South African singer-songwriter Nakhane's name is fairly new in America, but he's quickly proving himself one of music's most gifted and singular young creators. His ineffable art-pop is devastatingly sad, romantic, theatrical, and often autobiographical: reaching deep into his past, growing up gay in a devout religious community on the eastern cape of South Africa. With his singular vision, it's unsurprising that peer iconoclasts like Mykki Blanco, Perfume Genius and Madonna have all expressed support leading up to the February US release of his debut album, You Will Not Die.
Today, Nakhane shares a new single off his upcoming debut, titled "New Brighton," which features trans avant-garde singer-songwriter ANOHNI (who formerly released as Antony and the Johnsons). The pair are mutual fans, but first connected online, after ANOHNI wrote on Facebook:
It's difficult to find more concise words for Nakhane. Full of angelic synths and burbling guitars, reminiscent of Dirty Projectors' eccentricity, "New Brighton" builds from gentle waters, into a joyous tidal wave powered with gospel choir-like energy, though it's just ANOHNI singing back-up behind Nakhane's ringing soprano. He uses both exacting detail and grandiose metaphor, to tell a story of electrifying hope about confronting the past and moving beyond it. The song is illustrated by a gorgeous video, directed by Iggy LDN (director of of the film Black Boys Don't Cry), in which Nakhane awakens on the beach and wanders around a lavish house full of religious imagery, that he seems to both be discovering and returning to.
"The video is about being completely alone in a foreign place and trying to figure out your identity to get to closer to home, wherever that may be. It was really interesting because I wanted the video to be close to Nakhane's own upbringing as well his identity; we used references synonymous with his childhood and explored religious and non-religious symbols to reflect his viewpoints. I think this is what makes the video so important." LDN explains.
The song crests with its anthemic chorus, on which Nakhane promises that he'll: "never live in fear again, no never again." It's a line that knocks the wind out of you, knowing the unique fears that Nakhane has faced. Though his music is rooted in exceptional experiences, as ANOHNI puts it, Nakhane's "courage, generosity and open-heartedness" is a gift to anyone willing to listen.
PAPER spoke with Nakhane about the story of "New Brighton," collaborating with ANOHNI, and being called a pop artist.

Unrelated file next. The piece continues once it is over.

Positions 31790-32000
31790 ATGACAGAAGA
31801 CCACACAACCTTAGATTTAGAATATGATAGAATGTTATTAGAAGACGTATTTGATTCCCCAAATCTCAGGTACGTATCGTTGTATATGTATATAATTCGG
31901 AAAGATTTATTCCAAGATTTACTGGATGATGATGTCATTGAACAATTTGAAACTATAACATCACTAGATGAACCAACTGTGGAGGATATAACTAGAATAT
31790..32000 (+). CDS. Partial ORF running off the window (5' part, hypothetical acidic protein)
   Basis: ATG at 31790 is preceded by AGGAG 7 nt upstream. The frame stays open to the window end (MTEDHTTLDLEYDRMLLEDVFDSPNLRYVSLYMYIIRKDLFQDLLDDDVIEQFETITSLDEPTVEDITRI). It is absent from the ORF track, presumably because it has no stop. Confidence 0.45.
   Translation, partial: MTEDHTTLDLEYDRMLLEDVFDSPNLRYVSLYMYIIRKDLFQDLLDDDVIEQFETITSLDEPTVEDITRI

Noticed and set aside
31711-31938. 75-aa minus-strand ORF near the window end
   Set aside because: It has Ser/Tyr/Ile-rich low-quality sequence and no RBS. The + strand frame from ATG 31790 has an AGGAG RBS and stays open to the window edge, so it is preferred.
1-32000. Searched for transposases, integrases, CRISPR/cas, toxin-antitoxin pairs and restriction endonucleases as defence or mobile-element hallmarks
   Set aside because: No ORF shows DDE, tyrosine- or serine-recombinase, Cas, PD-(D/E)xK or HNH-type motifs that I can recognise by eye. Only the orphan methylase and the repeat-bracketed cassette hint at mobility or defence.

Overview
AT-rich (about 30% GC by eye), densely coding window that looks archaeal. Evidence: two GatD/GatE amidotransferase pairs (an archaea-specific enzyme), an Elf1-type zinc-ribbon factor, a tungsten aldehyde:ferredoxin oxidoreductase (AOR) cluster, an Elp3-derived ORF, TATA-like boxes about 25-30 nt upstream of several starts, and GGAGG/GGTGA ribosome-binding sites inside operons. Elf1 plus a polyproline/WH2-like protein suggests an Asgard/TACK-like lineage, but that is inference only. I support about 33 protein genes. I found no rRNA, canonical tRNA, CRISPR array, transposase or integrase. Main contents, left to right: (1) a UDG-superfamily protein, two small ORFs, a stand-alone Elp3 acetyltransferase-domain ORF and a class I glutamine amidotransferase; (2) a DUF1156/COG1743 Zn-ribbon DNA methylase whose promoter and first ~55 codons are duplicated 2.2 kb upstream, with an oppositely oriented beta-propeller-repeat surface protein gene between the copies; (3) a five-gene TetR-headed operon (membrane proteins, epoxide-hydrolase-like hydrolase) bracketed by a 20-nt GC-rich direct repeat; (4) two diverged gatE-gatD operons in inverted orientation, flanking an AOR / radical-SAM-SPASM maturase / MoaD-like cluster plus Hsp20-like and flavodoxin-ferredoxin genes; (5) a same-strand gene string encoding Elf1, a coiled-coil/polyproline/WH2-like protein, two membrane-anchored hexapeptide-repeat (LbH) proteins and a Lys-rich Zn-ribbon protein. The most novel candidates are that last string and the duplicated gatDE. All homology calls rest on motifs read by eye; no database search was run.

The song is latched to these vivid geographies. Why is the song centered around these places?
"New Brighton" was actually the first song I wrote for what would eventually become You Will Not Die. I didn't realize it at the time, but listening to it now I hear that it really has everything that I wanted the album to be about: home, love, Christianity (and my rejection of it).
On the 31st of December in 2013 I was in Port Elizabeth for the December holidays in New Brighton, a township in Port Elizabeth on the East coast of South Africa. For the first time ever I decided to look at my city from the eyes of a tourist. I couldn't ignore the many colonial names and monuments that were triggers and oppressive reminders everywhere one went. Even the township New Brighton is named after Brighton in England. I was alone that New Year's Eve so I went to the nearest tavern to get a couple of beers, and settled down to write the song. It's a paean to the place and the people, but it's also a mourning for so much that we lost and are still losing because of colonialism.
In the video, what is this lavish, grand house that you seem to be both discovering and returning to?
I've always been of the opinion that if you are truly over something, you should be able to return to it, look at it in the face, and see that it no longer has power over you. One way of looking at it would be to see it as a reference to the mansions that Jesus spoke about in the book of John. "In my father's house, there are many mansions," he says. Okay. Let's create one in this world, in this little film, and look at it straight in the eye... and then leave it behind. There's nothing for me there.
The line "never live in fear again, no never again" feels like it could be an artist's statement for you. What does it mean to you, in the context of this song and your work?
When I wrote it, I wondered if it was too throwaway. Is it too expected of an artist like me to have a line like that in a song? But I realized that sometimes, one has to put mystery aside and be as clear as possible. To be reminded not to live in fear is a good thing. The world is dark and sometimes we forget.
Tell us about working with ANOHNI on this song, and your relationship to her as a collaborator.
ANOHNI changed my life. I was working in a music store in South Africa at the time when I discovered her work. She rolled up the heavens like a scroll: That's how I describe it to people when I tell them about ANOHNI's work. As much as I loathe monuments; her work is monumental. So when I asked her to sing on the song, I thought I was really being cheeky. How could such an icon even say yes to me. I still shake thinking about when I first heard the mix of her vocals in the song. She means every word she sings. What more could we want from an artist?
You're often referred to as a pop artist, though this song, like much of your music, straddles many styles. Do you think of yourself as belonging to any particular genre?
In my early 20's when I was playing in post-punk bands and recording the most lo-fi music possible. I would have spat in the direction of anyone who called my music pop. Now I celebrate it. We should not forget the etymology of the word: popular. It's popular music. And within popular music, there are many branches. I like to think of myself as a figure who has spread themselves over many different branches.
Photos courtesy of Tarryn Hatchett